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A Remarkable Ideological Turnaround Previous Next
Digital History ID 3370

 

In 1982, 75-year-old Soviet party leader Leonid Brezhnev died. Growing stagnation, corruption, and a huge military buildup had marked his regime. Initially, the post-Brezhnev era seemed to offer little change in U.S.-Soviet relations. KGB leader Yuri Andropov succeeded Brezhnev, but died after only 15 months in power. Another Brezhnev loyalist, Konstantin Chernenko, who died just a year later, replaced him. In 1985, Soviet party leadership passed to Mikhail S. Gorbachev, a 54-year-old agricultural specialist with little formal experience in foreign affairs. Gorbachev pledged to continue the policies of his predecessors.

Within weeks, however, Gorbachev called for sweeping political liberalization (glasnost) and economic reform (perestroika). He allowed wider freedom of press, assembly, travel, and religion. He persuaded the Communist party leadership to end its monopoly on power; created the Soviet Union's first working legislature; allowed the first nationwide competitive elections in 1989; and freed hundreds of political prisoners. In an effort to boost the sagging Soviet economy, he legalized small private business cooperatives, relaxed laws prohibiting land ownership, and approved foreign investment within the Soviet Union.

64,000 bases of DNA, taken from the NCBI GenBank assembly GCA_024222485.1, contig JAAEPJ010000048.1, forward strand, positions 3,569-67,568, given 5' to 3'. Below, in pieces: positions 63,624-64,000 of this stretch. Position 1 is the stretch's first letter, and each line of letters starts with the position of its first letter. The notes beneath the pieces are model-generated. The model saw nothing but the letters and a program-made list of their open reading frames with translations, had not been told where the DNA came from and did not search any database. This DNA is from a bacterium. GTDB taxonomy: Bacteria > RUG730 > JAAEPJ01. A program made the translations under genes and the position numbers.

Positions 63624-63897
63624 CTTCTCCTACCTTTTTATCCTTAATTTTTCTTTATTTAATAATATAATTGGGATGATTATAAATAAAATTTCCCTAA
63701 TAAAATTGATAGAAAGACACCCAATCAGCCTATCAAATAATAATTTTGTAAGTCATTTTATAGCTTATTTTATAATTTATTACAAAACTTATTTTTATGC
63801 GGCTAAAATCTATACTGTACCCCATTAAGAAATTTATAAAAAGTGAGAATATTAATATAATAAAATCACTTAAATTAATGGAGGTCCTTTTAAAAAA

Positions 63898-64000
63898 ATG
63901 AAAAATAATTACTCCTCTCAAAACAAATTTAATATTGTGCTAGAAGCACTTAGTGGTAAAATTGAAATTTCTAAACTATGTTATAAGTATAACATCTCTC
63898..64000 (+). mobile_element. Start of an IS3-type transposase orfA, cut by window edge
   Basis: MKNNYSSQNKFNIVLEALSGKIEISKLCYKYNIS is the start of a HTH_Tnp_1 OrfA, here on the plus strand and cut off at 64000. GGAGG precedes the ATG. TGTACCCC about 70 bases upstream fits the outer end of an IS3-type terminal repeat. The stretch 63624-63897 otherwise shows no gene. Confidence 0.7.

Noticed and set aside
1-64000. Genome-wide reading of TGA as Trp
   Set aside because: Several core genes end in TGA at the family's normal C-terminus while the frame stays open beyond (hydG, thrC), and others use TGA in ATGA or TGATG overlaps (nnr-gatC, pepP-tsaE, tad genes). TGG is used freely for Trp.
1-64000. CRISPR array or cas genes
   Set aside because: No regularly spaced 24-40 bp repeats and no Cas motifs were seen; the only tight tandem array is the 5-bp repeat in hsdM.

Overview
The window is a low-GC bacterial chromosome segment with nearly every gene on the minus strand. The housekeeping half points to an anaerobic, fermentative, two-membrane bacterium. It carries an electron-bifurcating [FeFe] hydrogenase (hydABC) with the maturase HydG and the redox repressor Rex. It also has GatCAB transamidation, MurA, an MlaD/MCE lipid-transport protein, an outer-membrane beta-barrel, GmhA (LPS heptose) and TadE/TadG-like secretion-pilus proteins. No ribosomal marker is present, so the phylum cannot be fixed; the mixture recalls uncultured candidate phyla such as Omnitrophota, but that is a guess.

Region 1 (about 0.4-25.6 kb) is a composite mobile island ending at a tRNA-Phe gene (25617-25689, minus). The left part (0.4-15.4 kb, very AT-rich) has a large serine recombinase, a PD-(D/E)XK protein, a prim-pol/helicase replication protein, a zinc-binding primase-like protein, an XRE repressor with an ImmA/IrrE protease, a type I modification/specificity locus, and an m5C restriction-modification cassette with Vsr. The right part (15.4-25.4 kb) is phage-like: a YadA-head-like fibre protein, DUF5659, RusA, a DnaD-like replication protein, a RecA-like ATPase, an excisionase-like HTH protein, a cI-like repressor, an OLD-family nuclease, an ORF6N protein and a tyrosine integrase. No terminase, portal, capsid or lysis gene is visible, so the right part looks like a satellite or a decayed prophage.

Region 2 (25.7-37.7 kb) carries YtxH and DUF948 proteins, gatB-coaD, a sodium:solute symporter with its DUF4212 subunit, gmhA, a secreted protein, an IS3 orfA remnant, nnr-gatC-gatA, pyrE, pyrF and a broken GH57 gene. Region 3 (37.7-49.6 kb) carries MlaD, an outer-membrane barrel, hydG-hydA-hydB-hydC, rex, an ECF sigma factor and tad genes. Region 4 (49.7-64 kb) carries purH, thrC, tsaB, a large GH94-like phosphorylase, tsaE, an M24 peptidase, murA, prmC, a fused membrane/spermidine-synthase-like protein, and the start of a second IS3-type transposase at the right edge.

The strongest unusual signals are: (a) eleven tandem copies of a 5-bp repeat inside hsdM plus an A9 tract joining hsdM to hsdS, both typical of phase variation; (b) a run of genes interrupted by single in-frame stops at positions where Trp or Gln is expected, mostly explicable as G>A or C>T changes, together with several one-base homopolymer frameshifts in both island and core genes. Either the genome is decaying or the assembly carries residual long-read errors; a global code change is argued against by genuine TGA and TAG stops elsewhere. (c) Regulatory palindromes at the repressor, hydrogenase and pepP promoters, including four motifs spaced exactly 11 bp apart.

In foreign affairs, Gorbachev completely reshaped world politics. He cut the Soviet defense budget, withdrew Soviet troops from Afghanistan and Eastern Europe, allowed a unified Germany to become a member of NATO, and agreed with the United States to destroy short-range and medium-range nuclear weapons. Most dramatically, Gorbachev actively promoted the democratization of former satellite nations in Eastern Europe. For his accomplishments in defusing Cold War tensions, he was awarded the 1990 Nobel Peace Prize.

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